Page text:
When the husband's family is set or prepared, they send a messenger to their in-law family to declare their intentions to take home the wife on a proposed date. The wife's family might change the said date depending on the tides of the time because some families insist on carrying out their harvest before any such occasion can hold because it entails a lot of feasting. If there is a famine they have every reason to have the dates changed. When finally both families reach a compromise, they both invite their close relations and the day the male family comes, they bring along gifts just as in the day they came to pay the bride price or 'dowry'. There have been situations wherein husbands' families have come and gone empty handed (without the wife and new born) because the in-law family wasn't satisfied with what they brought in the name of gifts.

On the D-Day, the women folk sit together while the men do same; that is to say the men from the husband's family join those from the wife's family while the women do same. Food and wine are served to the male side by the women and while they are eating, some elderly women are assigned to keep a close watch on them with attentive ears; this is because during this meal, nobody is allowed to eat the bones from the meat no matter how soft they could be. All dogs if any at all are chased away from this area because not even a dog is given a bone to eat or any part of the meal. When feasting is completed, all the bones and leftovers are now gathered and a pit is dug behind the main house and these remnants are now buried into the pit. This is done in order to guarantee the solidarity of the new family that is just beginning to build.

After this, the presentation of gifts starts and immediately after that, the woman's father makes a speech expressing his feelings as per the quantity and quality of the gifts he has just been presented. He gives his consent and the husband's family is now allowed to take home his wife; in a situation where the woman's father fails to give his consent, pledges start coming in or a quick remedy is sorted to avoid any disgrace.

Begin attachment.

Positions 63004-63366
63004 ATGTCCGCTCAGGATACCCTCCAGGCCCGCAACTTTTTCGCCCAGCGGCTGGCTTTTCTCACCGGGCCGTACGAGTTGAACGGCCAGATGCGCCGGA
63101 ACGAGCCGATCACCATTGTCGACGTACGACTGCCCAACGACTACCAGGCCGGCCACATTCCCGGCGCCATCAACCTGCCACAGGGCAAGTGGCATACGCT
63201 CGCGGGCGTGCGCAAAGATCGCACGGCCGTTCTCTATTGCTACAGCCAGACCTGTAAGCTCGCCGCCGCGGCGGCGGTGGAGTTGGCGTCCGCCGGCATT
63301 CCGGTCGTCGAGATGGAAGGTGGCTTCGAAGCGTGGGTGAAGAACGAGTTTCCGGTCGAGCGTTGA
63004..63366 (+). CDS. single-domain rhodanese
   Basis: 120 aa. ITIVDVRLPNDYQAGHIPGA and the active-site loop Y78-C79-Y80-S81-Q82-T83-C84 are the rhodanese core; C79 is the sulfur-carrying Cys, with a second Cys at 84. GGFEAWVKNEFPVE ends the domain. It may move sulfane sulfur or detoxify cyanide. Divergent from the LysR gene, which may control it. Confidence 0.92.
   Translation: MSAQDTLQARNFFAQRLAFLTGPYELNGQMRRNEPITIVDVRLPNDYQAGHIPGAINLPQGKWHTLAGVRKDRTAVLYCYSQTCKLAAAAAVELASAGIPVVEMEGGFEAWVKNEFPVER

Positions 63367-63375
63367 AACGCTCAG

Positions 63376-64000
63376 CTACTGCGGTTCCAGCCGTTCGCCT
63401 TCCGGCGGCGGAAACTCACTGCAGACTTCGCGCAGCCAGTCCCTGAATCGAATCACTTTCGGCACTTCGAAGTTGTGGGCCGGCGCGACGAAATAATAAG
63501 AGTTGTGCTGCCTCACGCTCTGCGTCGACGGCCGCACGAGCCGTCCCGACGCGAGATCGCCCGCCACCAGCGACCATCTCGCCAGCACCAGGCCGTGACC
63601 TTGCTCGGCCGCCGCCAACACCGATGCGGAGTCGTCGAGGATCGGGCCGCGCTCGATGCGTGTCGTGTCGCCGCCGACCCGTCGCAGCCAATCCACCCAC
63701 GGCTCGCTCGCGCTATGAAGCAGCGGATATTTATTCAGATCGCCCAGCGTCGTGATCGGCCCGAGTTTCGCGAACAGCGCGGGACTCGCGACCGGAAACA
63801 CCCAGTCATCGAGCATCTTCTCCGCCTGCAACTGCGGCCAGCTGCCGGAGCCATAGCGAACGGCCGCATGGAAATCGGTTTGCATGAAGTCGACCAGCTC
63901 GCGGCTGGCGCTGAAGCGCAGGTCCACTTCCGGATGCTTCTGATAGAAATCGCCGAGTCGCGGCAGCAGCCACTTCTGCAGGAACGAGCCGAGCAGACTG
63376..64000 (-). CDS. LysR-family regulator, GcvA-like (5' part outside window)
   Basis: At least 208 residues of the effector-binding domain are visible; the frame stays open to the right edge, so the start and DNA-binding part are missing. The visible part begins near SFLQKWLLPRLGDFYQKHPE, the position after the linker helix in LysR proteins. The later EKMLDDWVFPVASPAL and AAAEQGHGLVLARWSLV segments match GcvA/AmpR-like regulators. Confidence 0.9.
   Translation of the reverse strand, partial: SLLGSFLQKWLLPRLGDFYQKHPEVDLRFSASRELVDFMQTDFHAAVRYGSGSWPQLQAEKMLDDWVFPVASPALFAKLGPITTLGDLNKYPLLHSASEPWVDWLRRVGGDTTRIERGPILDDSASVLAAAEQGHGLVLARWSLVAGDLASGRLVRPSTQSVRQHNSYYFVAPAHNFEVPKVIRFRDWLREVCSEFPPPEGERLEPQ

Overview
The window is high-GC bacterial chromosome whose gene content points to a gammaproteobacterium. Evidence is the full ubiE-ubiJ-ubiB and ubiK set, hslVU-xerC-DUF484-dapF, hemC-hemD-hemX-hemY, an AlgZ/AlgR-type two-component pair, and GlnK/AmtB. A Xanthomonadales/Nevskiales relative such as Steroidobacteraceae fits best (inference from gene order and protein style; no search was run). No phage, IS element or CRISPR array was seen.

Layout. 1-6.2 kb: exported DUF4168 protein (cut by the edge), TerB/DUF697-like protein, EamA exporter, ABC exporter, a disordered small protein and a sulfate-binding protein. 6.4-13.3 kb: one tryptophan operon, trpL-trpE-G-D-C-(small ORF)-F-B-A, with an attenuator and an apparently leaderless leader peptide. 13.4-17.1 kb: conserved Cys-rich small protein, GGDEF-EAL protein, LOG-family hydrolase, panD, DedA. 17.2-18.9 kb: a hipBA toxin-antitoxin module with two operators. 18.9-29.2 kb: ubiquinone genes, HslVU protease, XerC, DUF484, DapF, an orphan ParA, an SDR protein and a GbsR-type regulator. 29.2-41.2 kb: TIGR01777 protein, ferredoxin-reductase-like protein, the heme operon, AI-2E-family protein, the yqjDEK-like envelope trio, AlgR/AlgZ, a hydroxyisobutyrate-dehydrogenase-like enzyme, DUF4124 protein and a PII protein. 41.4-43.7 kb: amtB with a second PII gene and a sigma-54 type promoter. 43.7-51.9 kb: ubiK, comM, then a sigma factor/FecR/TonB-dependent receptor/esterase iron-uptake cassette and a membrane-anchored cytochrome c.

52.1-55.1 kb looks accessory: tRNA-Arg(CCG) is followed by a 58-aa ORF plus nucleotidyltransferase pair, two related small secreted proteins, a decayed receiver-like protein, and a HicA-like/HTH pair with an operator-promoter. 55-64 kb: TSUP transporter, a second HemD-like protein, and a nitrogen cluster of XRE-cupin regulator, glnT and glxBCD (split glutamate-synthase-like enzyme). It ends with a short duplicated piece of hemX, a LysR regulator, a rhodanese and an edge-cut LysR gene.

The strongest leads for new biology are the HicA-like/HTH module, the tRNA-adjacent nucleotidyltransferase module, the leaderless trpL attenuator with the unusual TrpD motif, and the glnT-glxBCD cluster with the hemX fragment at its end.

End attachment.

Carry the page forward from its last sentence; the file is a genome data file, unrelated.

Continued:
For more MTM posts, check out Travis Erwin's site.


D.A. Riser said...

It's a whole different world. What type of work were you doing there?

debra said...

I am glad to read about like in West Africa again, David. And to hear from Mr. Boh again. Other cultures really do support mothers and babies.

Barrie said...

Wow, such very different customs!

David Cranmer said...

D.A., I was part of the security for the new embassy being constructed. For the most part, a great job.

Debra, It was nice to receive another post from Mr. Boh and I'm glad you stopped by. I will click over and check out From Skilled Hands.

Barrie, Without a doubt.

Charles Gramlich said...

Such interesting cultural practices we have in this world. And so widely varied. Intersting post.

pattinase (abbott) said...

How nice to return to West Africa. And what interesting practices. So many make sense when you seen them within a culture and climate.

Sepiru Chris said...

Mr. Cyprain,